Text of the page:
Oireachtas Joint and Select Committees
Wednesday, 11 February 2015
Committee on Finance, Public Expenditure and Reform: Select Sub-Committee on Public Expenditure and Reform
Estimates for Public Services 2015
Vote 11 - Public Expenditure and Reform (Revised)
Vote 12 - Superannuation and Retired Allowances (Revised)
Vote 14 - State Laboratory (Revised)
Vote 15 - Secret Service (Revised)
Vote 16 - Valuation Office (Revised)
Vote 17 - Public Appointments Service (Revised)
Vote 18 - Shared Services (Revised)
Vote 19 - Office of the Ombudsman (Revised)
Vote 39 - Office of Government Procurement (Revised)
We are considering the Department of Public Expenditure and Reform group of Revised Estimates for 2015. On 18 December 2014 the Dáil ordered that the following Revised Estimates for public services be referred to this select sub-committee for consideration: Vote 11 - Public Expenditure and Reform; Vote 12 - Superannuation and Retired Allowances; Vote 14 - State Laboratory; Vote 15 - Secret Service; Vote 16 - Valuation Office; Vote 17 - Public Appointments Service; Vote 18 - Shared Services; Vote 19 -Office of the Ombudsman; and Vote 39 - Office of Government Procurement.
I welcome the Minister for Public Expenditure and Reform, Deputy Brendan Howlin, and his officials. The purpose of today's meeting is to consider the Revised Estimates and the supplementary performance information regarding the outputs and impacts of programme expenditure. Is it agreed to call on the Minister for an opening statement? Agreed.
I thank the Chairman. We are seeing a lot of each other today. I am pleased to have the opportunity to present the 2015 Estimates for my Department’s group of Votes. The group, as the Chairman said, comprises a significant number of Votes. It contains the Vote for the Department of Public Expenditure and Reform, the Vote for the Office of Government Procurement, the Vote for shared services, the Votes for a number of offices under the aegis of my Department, namely, the State Laboratory, the Public Appointments Service, the Valuation Office and the Office of the Ombudsman, the Votes for superannuation and retired allowances, which covers Civil Service pensions, and the Secret Service. The Vote for the remaining element of the public expenditure and reform group, that for the Office of Public Works, is handled separately by the sub-committee.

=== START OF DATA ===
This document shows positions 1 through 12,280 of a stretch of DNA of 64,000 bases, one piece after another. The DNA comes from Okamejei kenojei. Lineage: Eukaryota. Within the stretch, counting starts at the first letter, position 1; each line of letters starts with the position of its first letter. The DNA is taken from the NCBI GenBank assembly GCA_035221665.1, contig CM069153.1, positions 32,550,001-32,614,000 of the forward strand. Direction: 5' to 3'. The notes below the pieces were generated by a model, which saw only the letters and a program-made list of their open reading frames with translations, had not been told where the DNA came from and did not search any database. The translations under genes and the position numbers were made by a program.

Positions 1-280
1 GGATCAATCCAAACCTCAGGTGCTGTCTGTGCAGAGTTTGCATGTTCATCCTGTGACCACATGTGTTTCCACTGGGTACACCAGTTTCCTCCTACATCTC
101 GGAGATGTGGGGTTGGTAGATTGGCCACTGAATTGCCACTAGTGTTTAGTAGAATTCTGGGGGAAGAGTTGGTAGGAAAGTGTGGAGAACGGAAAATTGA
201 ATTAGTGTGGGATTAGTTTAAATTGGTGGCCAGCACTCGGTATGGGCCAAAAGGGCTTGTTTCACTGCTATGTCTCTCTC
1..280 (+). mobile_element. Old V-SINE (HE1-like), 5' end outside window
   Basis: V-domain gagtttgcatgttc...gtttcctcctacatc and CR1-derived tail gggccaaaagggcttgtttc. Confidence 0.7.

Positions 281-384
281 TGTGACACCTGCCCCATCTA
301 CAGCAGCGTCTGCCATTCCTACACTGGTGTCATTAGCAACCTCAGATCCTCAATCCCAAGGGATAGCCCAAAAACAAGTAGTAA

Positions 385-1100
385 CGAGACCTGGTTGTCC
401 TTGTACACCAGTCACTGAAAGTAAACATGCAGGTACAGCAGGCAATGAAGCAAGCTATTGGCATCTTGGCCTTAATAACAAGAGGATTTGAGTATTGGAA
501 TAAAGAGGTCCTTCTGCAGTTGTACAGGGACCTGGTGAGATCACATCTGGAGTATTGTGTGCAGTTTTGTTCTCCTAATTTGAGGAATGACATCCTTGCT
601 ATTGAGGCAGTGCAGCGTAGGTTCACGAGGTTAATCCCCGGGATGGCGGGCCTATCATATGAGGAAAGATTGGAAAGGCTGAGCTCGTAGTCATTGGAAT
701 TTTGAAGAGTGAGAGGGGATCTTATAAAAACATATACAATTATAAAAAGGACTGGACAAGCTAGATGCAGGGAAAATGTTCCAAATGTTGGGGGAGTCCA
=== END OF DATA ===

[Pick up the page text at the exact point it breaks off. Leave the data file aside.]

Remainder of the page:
In total, we are seeking for these Votes just short of €504 million. This represents an increase of €30 million, or 6%, compared with the original 2014 Estimate. Almost €19 million of the €30 million increase is due to the timing of the 1 January 2015 pay bill, which had the effect of creating an additional fortnightly pay bill in 2015. If we exclude this item, the actual increase is 2%.
The Public Expenditure and Reform Vote comprises two programmes, as sub-committee members will know, public expenditure and sectoral policy and public service management and reform. In regard to the first programme, the sub-committee will recall my appearance before it a fortnight ago, on 28 January, to discuss the Comprehensive Expenditure Report 2015-2017. My statement on that day dealt in detail with the areas covered by the first programme. In the circumstances, I do not think that it will be necessary to go back over the same territory today, but I am of course willing to answer any queries which might arise.
In regard to the provision for Vote 11 for my Department, we are seeking a net funding allocation of €40.61 million. This represents an increase of €4.7 million compared with 2014. The increase is required primarily for the second programme of my Department, public service management and reform, where additional funding is required to progress the ambitious targets set out in our recent public service ICT strategy. ICT has been recognised as a critical component for the successful delivery of many existing public services. The public service ICT strategy which has been approved by the Government will enable the public service to build on these successes and use ICT to operate in a more efficient, shared and integrated manner across all Departments. The increase will also support the implementation of the Civil Service renewal plan, which is a key programme for Government commitment.
As set out in the public service reform plan, public service reform has been, and will continue to be, a key element of the Government's strategy for recovery. I acknowledge that the level of reform we have delivered would not have happened without the efforts and commitment of public servants, and I commend all of them on their contribution to date. The Public Service Reform Plan 2014-2016 has a strong focus on service improvement and the delivery of improved outcomes for service users. In addition, it maintains the emphasis on efficiency measures which was a key element of our first reform programme published in November 2011.
Implementation of the reforms set out in the plan and in the complementary departmental and sectoral integrated reform delivery plans will facilitate ongoing service improvements and cost savings into the future. Substantial progress has been made on public service reform across a range of areas in terms of reducing costs, delivering better value for money and improving services. Details of this programme will be set out in the annual progress report on implementation of the reform plan which is due to be published next month.
Staff numbers have been reduced, as members know, by around 10% since 2008, and the pay bill has been reduced by more than 20% since the peak of 2009. Our programme of public service reform has delivered significant efficiencies and increased productivity. It has also enabled us to maintain and improve public services in the face of the necessary reduction in staff numbers and budgets while meeting increased demand for services.